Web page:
The new TaylorMade M3 and M4 family of metalwoods are led by a pair of drivers that seek to change the technology landscape of the category. But unlike others who have stretched the boundaries of new materials and construction techniques and mass properties, these new drivers are looking to mine something potentially deeper: data.
Both the M3 and M4 feature a unique multi-curved face design, what the company is calling “Twist Face”. Most drivers feature consistent curve from heel to toe (bulge) and from crown to sole (roll). The idea of bulge and roll is that the negative effects of spin and launch on off-centre hits are counteracted by the proper face curvature. This is particularly true for bulge, which curves toe and heel shots that are launching with sidespin back towards the centreline for increased accuracy.
Or so went conventional thinking.
TaylorMade’s team studied hundreds of thousands of shots from elite and amateur players and found that the conventional bulge curvature they’d been employing wasn’t doing what it was supposed to be doing. What the data was telling researchers is that golfers tended to swing outside to in with a closed face on high-face impacts, while doing just the opposite with low-face impacts.
“It’s only been within the past three years that we’ve had the ability to measure the impact location, the face to path, the loft at impact and that kind of information,” said Todd Beach, TaylorMade’s, senior vice president of research and development/engineering. “We’re now able to know ‘How did I present the club, where did I hit the ball?’ and all that and when you combine that with Big Data, it’s a whole new frontier in terms of what we can do in club design. It’s a really exciting new next level of what we can do.”
Beach said that while better players hit shots surprisingly off centre, average players do it more often and thus would benefit even more.
That new next level is a face that curves unlike any other driver in the game. Slightly above centre the face curves more open as it moves towards the toe. Slightly below centre, it curves more closed as it moves towards the heel. Essentially undetectable to the golfer’s eye at address, the effect ultimately is to produce off-centre hits that fly less offline than they would with traditional bulge and roll.
“Ultimately we’re twisting the face based on what golfers really do, not what robots do,” said TaylorMade’s Brian Bazzell, vice president of product creation, who indicated the design results in more consistent spin performance across the face, too.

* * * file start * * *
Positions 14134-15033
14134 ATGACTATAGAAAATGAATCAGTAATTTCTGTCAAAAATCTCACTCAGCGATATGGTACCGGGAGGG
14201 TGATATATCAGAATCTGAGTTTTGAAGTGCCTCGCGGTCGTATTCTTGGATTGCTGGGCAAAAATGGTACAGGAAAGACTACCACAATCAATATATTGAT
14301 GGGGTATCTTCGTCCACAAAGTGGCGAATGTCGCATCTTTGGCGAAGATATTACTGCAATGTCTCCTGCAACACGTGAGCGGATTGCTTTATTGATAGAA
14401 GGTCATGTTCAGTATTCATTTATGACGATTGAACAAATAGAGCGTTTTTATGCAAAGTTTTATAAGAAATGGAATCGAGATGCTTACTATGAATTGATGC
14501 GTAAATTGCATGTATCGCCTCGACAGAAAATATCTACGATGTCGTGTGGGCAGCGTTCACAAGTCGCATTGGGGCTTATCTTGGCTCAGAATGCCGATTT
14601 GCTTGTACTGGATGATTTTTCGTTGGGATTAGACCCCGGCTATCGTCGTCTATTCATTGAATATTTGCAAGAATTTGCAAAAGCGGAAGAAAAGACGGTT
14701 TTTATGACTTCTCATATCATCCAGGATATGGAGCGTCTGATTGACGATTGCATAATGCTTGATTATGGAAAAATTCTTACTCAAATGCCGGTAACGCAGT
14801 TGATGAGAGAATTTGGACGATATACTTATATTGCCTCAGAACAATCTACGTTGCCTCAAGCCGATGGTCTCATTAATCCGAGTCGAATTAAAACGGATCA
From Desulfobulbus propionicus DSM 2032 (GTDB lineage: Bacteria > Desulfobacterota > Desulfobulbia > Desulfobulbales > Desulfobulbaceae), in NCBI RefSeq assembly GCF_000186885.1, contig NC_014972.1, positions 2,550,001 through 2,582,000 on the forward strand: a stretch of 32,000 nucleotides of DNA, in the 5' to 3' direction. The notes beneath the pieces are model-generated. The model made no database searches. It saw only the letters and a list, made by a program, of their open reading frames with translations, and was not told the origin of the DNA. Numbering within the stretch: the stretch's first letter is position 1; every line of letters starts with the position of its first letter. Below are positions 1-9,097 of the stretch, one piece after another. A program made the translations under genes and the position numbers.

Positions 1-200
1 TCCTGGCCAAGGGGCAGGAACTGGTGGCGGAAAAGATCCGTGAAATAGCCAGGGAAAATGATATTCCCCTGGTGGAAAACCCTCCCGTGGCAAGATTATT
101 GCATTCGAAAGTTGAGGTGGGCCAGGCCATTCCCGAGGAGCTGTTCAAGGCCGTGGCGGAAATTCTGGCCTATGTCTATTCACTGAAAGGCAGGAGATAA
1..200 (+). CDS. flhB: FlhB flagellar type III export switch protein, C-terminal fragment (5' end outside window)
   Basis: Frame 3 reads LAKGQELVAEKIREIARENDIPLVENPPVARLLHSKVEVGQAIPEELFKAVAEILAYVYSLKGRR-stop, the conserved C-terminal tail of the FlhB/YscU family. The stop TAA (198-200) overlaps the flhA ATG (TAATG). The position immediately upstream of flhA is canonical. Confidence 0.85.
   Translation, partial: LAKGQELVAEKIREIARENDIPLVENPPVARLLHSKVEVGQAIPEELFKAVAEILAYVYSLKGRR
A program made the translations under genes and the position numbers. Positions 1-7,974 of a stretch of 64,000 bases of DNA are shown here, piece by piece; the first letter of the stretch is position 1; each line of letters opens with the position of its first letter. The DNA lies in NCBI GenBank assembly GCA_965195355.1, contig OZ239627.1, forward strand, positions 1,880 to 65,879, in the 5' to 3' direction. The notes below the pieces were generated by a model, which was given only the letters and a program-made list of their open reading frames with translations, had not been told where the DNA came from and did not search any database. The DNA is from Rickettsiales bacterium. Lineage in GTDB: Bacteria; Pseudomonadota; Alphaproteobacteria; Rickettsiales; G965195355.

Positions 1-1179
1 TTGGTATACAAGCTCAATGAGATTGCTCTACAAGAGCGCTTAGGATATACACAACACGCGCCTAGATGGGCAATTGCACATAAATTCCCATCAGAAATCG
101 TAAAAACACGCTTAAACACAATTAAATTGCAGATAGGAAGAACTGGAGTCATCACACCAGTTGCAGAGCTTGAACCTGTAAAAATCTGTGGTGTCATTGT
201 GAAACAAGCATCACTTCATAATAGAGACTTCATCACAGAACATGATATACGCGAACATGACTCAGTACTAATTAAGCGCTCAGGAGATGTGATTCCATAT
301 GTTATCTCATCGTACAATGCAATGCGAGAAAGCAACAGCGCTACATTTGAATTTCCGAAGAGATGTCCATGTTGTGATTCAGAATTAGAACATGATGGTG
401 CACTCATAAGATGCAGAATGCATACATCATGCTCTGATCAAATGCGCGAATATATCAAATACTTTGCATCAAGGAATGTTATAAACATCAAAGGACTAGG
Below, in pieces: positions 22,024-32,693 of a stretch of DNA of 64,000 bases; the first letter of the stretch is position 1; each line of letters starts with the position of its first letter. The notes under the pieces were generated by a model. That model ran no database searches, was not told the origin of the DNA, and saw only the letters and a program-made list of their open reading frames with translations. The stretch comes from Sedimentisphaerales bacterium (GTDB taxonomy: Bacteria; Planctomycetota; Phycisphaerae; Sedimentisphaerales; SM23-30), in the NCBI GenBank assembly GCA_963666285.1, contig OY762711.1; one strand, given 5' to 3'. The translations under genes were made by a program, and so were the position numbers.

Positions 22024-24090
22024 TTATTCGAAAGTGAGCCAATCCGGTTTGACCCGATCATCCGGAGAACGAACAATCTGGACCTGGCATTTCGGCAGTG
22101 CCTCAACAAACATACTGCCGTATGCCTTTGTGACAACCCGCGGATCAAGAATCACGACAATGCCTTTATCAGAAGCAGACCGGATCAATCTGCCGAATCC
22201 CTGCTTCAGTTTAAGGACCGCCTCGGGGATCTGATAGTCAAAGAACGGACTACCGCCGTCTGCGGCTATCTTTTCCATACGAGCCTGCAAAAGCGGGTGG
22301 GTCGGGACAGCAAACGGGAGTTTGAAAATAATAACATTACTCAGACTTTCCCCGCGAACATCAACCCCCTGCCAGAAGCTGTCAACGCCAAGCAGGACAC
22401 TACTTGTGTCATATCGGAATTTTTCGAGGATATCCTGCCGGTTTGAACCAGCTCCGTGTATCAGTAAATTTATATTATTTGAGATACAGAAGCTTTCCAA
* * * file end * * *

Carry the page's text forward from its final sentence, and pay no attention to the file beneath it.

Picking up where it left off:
TaylorMade M3 Driver
More noticeable than the Twist Face might be what’s going on with the sole and TaylorMade’s trademark weight and track system. Using two 11-gram sliding weights and a Y-shaped track, the M3’s adjustability accounts for nearly 1,100 possible settings, which combined with the company’s 12-way adjustable hosel yields nearly 13,000 potential setups. The other prominent feature on the M3 sole is a wide slot that’s supported by beams that create three zones, what the company is calling “Hammerhead”. The goal is to increase the area of the face that produces the fastest face flexing, while also maintaining good ball speeds on impacts low on the face.
TaylorMade M4 Driver
While the M3 driver gets all the attention for its maximum adjustability, the M4, the upgrade over last year’s M2, offers more forgiveness in a lighter overall package. The M4 is about 15 grams lighter overall than M3, which includes a face that weighs 17 percent less than the face on last year’s M2. Plus, as we’ve mentioned, it incorporates the unique Twist Face design for accuracy, and it employs the “Hammerhead” slot design for better ball speeds all across the face. The M4 features a larger but lighter and forgiving face, and it increases that forgiveness while actually slightly reducing the front-to-back appearance
TaylorMade M3 Fairway Wood and Hybrid
The rest of the line includes upgrades in the adjustability of the fairway wood thanks to a smaller weight screw. That allowed the sliding track on the carbon-composite-crowned M3 fairway wood to be located slightly forward of where it was on the M1, while also providing room for a longer slot. The M3 fairway woods (15, 17, and 19 degrees, with an adjustable hosel that changes loft by plus/minus two degrees; Mitsubishi Tensei Blue graphite shaft) use a high-strength C300 maraging steel for a thinner, more flexible face for better distance, as well.
RRP: M3 Fairway wood $499; M3 Hybrid RRP: $429
TaylorMade M4 Fairway Wood and Hybrid
Both the M4 fairway wood and M4 Rescue hybrid offer the same approach to increasing forgiveness through the use of carbon fibre sections and pushing the saved weight to the rear of the club. By splitting the rear weight pad into two sections, that raises the moment of inertia by 12 percent while still keeping the centre of gravity low to control spin. The M4 fairway wood and hybrid also benefit from an improved sole channel for better ball speed performance across the face, especially on low-face impacts.